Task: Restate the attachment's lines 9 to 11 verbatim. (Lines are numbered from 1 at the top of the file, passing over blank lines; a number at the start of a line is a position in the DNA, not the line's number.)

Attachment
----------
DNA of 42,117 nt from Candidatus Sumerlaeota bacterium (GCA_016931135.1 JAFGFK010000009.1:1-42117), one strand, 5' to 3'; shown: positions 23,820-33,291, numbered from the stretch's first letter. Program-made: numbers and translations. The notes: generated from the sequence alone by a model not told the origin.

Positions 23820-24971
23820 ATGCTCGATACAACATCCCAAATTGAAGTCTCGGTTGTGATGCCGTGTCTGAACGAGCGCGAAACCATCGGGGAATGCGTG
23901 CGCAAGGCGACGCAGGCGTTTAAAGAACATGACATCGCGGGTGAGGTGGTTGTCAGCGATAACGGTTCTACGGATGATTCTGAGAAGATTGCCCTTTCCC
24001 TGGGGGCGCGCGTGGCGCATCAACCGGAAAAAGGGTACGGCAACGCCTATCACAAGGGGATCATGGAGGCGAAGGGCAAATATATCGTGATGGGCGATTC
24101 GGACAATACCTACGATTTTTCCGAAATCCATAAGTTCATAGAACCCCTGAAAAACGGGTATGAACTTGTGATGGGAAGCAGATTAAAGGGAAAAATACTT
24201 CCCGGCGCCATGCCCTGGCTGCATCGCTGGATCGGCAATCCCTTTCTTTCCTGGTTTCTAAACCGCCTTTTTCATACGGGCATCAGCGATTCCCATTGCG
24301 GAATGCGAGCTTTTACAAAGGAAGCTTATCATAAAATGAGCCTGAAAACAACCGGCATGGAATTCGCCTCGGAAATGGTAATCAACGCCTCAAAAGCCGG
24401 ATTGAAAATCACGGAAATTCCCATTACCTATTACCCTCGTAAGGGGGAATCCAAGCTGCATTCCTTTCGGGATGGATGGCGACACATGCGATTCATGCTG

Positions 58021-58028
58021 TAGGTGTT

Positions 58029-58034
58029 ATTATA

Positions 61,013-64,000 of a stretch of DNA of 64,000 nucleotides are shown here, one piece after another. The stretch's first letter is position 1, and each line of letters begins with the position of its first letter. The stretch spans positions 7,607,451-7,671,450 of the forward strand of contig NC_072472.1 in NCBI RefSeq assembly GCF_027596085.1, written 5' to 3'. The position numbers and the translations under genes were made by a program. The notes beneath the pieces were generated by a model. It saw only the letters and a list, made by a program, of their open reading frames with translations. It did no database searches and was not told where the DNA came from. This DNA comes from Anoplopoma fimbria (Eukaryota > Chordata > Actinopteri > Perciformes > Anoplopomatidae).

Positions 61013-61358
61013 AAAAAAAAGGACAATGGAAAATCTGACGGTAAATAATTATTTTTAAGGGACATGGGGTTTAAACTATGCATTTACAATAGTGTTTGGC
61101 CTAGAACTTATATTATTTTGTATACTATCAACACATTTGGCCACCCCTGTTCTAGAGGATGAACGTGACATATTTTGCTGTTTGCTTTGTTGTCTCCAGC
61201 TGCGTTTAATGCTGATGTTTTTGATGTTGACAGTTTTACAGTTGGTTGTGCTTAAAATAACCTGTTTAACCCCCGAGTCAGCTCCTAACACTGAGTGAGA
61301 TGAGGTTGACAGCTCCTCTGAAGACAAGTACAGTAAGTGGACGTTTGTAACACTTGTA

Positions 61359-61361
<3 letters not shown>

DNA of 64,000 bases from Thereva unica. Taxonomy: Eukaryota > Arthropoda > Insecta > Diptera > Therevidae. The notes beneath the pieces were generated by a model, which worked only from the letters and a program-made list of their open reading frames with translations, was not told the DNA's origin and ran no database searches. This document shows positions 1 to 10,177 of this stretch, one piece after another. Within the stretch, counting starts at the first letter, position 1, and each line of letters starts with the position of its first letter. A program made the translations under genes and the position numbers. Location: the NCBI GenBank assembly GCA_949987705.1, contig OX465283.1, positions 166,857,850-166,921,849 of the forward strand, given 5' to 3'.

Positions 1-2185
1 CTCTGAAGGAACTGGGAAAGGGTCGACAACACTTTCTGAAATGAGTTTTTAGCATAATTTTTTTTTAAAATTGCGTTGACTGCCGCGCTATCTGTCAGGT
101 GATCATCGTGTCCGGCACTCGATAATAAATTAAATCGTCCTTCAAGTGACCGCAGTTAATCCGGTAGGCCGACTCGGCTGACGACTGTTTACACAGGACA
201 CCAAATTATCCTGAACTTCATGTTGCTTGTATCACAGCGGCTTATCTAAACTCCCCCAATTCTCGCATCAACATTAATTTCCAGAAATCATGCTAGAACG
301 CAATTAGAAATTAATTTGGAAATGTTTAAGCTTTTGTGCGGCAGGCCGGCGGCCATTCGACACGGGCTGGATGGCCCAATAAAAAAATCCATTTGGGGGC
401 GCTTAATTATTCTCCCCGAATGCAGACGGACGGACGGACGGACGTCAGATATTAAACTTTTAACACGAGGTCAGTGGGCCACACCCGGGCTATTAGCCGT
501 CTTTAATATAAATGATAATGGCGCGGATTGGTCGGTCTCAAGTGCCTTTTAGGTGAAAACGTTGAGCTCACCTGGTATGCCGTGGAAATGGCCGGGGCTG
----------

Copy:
24401 ATTGAAAATCACGGAAATTCCCATTACCTATTACCCTCGTAAGGGGGAATCCAAGCTGCATTCCTTTCGGGATGGATGGCGACACATGCGATTCATGCTG

Positions 58021-58028
58021 TAGGTGTT